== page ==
As the novel coronavirus COVID-19 continues to cause economic and social turmoil across the globe, the airline industry is suffering particularly acute hardships. US carriers, including Delta, American, United and Southwest, have announced plans to cut their international routes by as much as 80% to 90% over the next several months, and domestic capacity is now being reduced by 20%-40%. Foreign carriers have been impacted even more harshly. Ryanair has announced it may have to ground its entire fleet, Air France has announced cuts into its flight schedule of up to 90% and British Airways has made similar cuts of up to 75%. Furthermore, the aircraft that continue to fly are far from full. Along with these flight reductions, airlines have grounded fleets of their larger aircraft, instituted hiring freezes and in some cases commenced layoffs, and US airlines are actively seeking ways to preserve cash on hand and obtain relief from the federal government.

Most visibly, Airlines for America recently put forth a proposal for aid from the federal government for part 121 passenger and cargo airlines. Broadly, this request seeks (1) $25 billion in grants and loans to bolster liquidity for part 121 passenger airlines and $4 billion in similar aid for cargo airlines, (2) $25 billion in unsecured loans or loan guarantees for part 121 passenger airlines and $4 billion for part 121 cargo airlines and (3) tax relief in the form of federal excise tax rebates to part 121 air for taxes paid from January 1, 2020 through March 31, 2020 and a temporary repeal of the aviation excise taxes on part 121 air carriers through December 31, 2021.

While this proposal addresses some of the most immediate financial needs of US carriers, the impact on airlines—and the relief necessary to mitigate that impact—goes far beyond a simple fiscal stimulus. For example:

  • Local and state orders limiting public gatherings, recommending “social distancing,” or ordering closure or restrictions on “non-essential” businesses have caused confusion at airports as to whether such orders apply to airports and even on-board aircraft. Moreover, although the Federal Aviation Administration (FAA) issued Compliance Guidance Letter 2020-01 on March 16, 2020, reiterating its position that an airport “must obtain FAA approval to allow airport closure for a nonaeronautical purpose,” the Department of Transportation (DOT) and FAA must take additional steps to ensure that public health policies and guidelines are reviewed for consequences to the national air transportation system.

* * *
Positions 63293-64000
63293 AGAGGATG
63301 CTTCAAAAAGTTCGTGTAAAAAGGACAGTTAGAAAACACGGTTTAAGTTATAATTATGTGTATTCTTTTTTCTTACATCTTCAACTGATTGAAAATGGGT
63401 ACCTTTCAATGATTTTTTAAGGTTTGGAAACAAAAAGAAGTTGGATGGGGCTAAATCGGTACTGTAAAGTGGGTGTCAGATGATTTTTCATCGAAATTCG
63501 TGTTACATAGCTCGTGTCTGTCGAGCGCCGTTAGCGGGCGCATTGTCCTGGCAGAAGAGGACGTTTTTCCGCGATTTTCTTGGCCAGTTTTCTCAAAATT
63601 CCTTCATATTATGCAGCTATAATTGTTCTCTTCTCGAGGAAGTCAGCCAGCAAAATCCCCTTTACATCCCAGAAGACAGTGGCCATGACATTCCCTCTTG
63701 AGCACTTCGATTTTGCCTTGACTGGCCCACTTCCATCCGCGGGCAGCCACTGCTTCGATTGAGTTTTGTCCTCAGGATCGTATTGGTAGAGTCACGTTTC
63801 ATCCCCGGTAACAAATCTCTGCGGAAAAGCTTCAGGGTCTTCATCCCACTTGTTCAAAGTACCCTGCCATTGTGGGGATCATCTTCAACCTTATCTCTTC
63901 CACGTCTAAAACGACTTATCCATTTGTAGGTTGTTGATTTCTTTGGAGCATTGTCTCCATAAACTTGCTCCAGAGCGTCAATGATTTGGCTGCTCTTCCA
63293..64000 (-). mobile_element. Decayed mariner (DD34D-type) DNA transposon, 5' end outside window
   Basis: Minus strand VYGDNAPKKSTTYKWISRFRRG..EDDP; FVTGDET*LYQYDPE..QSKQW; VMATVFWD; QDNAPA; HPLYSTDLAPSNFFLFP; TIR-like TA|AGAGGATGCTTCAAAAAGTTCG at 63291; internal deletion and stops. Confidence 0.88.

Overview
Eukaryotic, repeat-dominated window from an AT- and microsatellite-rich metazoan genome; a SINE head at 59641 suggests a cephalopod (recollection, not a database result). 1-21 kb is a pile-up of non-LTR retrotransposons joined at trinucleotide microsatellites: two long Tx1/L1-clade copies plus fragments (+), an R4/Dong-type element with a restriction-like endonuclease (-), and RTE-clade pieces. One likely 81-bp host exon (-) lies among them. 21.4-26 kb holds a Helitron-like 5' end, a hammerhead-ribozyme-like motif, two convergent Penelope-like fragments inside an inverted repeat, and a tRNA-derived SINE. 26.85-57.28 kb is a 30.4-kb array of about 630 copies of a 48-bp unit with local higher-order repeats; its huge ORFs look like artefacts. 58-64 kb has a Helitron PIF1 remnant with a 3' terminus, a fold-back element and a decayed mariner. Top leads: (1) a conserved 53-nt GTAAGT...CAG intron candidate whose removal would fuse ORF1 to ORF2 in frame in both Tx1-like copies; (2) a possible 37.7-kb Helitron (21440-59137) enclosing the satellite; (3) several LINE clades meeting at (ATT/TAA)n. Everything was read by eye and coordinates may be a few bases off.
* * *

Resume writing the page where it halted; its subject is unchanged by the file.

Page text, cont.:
• 49 U.S.C. §§ 41731 through 41742 require that an airport must have a minimum number of daily enplanements in order to qualify for essential air service (EAS) program subsidies. The planned cancellations will undoubtedly cause certain EAS programs to fall below the mandated minimums, causing them to lose their valuable program subsidies. Suspension of these constraints would allow small community airports to retain airline service regardless of the number of passengers and regardless of the airport’s distance to another airport. Additionally, airports located within the contiguous 48 states are limited to receiving a maximum per-passenger subsidy of $200. Such a limit will likely cause undue economic hardship to these smaller and less frequented airports and consideration should be given to suspending such a cap.
  • Service suspensions (and changes in routes, schedules and service) could be viewed by FAA as an “additional stressor” for purposes of triggering enhanced oversight and targeted surveillance. Service suspensions resulting in a complete cessation of operations at an airport could also cause FAA to suspend an air carrier’s authority to operate into that airport, potentially requiring airlines to revalidate operations upon resumption of service. Even service suspensions that result in reduced schedules could cause airlines to pay higher landing fees and associated costs due to its failure to maintain a sufficient number of operations at the airport to qualify for reduced rates. Finally, foreign airports may have a continuity of service requirement in order to maintain airport access and/or authority to operate in the country, which could be affected due to service suspensions or reductions.
  • n the event that an airline cancels a flight, passengers are entitled to ask for a full refund rather than rebook the flight or accept a travel voucher. Additionally, 14 CFR § 259.5 requires air carriers to publish a customer service plan, which includes an assurance that when refunds are due, refunds for cash payments will be processed in cash within twenty days of the refund request and within seven days for credit card refund requests. DOT has treated a failure to comply with this requirement as an unfair and deceptive practice under 49 USC § 41712. The requirement to provide cash refunds on demand will undoubtedly be increasingly difficult for the already cashstrapped airlines to meet. DOT should consider suspending this requirement of its own accord and allow airlines to offer travel vouchers in lieu of cash refunds.

The COVID-19 crisis will uniquely affect airlines, and providing financial support is only one aspect of the help that the industry will surely need. The concerns listed above are just some of the numerous second and third order effects the industry will experience due to travel restrictions and health advisories. We are prepared to assist our clients as they navigate these troubled times.